GREEK MATHEMATICS – PLATO
Plato (c.428348 BCE) 
Although usually remembered today as a philosopher, Plato was also one of ancient Greece’s most important patrons of mathematics. Inspired by Pythagoras, he founded his Academy in Athens in 387 BCE, where he stressed mathematics as a way of understanding more about reality. In particular, he was convinced that geometry was the key to unlocking the secrets of the universe. The sign above the Academy entrance read: “Let noone ignorant of geometry enter here”.
Plato played an important role in encouraging and inspiring Greek intellectuals to study mathematics as well as philosophy. His Academy taught mathematics as a branch of philosophy, as Pythagoras had done, and the first 10 years of the 15 year course at the Academy involved the study of science and mathematics, including plane and solid geometry, astronomy and harmonics. Plato became known as the “maker of mathematicians”, and his Academy boasted some of the most prominent mathematicians of the ancient world, including Eudoxus, Theaetetus and Archytas.
He demanded of his students accurate definitions, clearly stated assumptions, and logical deductive proof, and he insisted that geometric proofs be demonstrated with no aids other than a straight edge and a compass. Among the many mathematical problems Plato posed for his students’ investigation were the socalled Three Classical Problems (“squaring the circle”, “doubling the cube” and “trisecting the angle”) and to some extent these problems have become identified with Plato, although he was not the first to pose them.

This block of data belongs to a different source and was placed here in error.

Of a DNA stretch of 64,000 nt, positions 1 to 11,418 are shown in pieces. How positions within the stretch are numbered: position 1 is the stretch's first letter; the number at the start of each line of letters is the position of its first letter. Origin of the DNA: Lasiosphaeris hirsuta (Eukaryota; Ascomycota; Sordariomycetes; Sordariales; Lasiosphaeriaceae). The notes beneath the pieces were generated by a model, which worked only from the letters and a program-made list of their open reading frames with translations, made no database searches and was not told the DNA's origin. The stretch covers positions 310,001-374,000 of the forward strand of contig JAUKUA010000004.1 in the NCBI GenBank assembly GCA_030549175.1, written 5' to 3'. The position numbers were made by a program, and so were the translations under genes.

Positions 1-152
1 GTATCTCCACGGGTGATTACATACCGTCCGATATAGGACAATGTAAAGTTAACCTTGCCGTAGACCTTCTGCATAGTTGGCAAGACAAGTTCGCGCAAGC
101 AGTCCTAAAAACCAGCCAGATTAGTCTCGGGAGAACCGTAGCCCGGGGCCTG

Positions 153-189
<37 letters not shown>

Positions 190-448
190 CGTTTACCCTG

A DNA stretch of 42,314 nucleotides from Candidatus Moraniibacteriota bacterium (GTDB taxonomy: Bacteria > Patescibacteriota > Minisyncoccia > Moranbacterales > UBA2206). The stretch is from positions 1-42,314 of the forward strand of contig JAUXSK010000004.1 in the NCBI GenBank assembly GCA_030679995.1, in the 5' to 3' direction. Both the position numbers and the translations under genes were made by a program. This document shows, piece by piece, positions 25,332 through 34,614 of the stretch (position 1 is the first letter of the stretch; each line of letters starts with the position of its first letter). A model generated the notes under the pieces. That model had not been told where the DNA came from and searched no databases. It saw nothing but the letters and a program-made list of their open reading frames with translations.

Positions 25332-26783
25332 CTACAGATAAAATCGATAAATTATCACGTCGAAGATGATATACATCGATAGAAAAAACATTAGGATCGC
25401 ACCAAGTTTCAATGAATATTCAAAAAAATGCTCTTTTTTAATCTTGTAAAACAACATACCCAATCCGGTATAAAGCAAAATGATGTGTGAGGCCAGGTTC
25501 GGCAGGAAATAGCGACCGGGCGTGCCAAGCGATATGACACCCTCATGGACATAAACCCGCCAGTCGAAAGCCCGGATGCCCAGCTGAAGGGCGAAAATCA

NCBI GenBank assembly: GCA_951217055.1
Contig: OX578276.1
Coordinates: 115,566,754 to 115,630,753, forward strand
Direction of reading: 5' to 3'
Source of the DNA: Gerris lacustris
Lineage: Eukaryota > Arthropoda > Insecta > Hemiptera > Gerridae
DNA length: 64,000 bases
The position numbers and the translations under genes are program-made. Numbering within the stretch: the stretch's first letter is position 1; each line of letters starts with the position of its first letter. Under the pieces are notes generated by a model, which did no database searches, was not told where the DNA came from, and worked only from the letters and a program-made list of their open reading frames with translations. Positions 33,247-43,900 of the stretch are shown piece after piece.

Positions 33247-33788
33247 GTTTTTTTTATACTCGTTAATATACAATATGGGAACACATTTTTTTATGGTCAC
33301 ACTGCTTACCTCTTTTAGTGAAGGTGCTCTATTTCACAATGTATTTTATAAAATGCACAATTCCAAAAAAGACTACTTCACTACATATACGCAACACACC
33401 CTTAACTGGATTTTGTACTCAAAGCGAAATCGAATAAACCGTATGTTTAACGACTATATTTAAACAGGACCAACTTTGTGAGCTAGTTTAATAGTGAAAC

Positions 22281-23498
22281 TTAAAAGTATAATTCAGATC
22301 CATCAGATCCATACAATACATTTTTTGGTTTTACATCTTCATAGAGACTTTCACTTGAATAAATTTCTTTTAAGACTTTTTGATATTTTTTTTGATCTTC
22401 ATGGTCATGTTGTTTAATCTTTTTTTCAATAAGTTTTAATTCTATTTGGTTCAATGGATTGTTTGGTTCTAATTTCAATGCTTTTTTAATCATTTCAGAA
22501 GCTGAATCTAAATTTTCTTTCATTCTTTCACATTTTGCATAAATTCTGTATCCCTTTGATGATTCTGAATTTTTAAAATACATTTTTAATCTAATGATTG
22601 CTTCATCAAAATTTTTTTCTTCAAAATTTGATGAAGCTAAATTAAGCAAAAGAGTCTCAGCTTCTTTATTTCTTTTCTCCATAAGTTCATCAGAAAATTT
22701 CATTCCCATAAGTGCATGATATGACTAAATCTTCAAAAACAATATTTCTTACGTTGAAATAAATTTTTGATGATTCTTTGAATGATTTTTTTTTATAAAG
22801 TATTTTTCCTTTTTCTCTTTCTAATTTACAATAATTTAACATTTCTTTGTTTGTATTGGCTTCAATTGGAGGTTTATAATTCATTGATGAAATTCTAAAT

Platonic Solids 
Plato the mathematician is perhaps best known for his identification of 5 regular symmetrical 3dimensional shapes, which he maintained were the basis for the whole universe, and which have become known as the Platonic Solids: the tetrahedron (constructed of 4 regular triangles, and which for Plato represented fire), the octahedron (composed of 8 triangles, representing air), the icosahedron (composed of 20 triangles, and representing water), the cube (composed of 6 squares, and representing earth), and the dodecahedron (made up of 12 pentagons, which Plato obscurely described as “the god used for arranging the constellations on the whole heaven”).
The tetrahedron, cube and dodecahedron were probably familiar to Pythagoras, and the octahedron and icosahedron were probably discovered by Theaetetus, a contemporary of Plato. Furthermore, it fell to Euclid, half a century later, to prove that these were the only possible convex regular polyhedra. But they nevertheless became popularly known as the Platonic Solids, and inspired mathematicians and geometers for many centuries to come. For example, around 1600, the German astronomer Johannes Kepler devised an ingenious system of nested Platonic solids and spheres to approximate quite well the distances of the known planets from the Sun (although he was enough of a scientist to abandon his elegant model when it proved to be not accurate enough).
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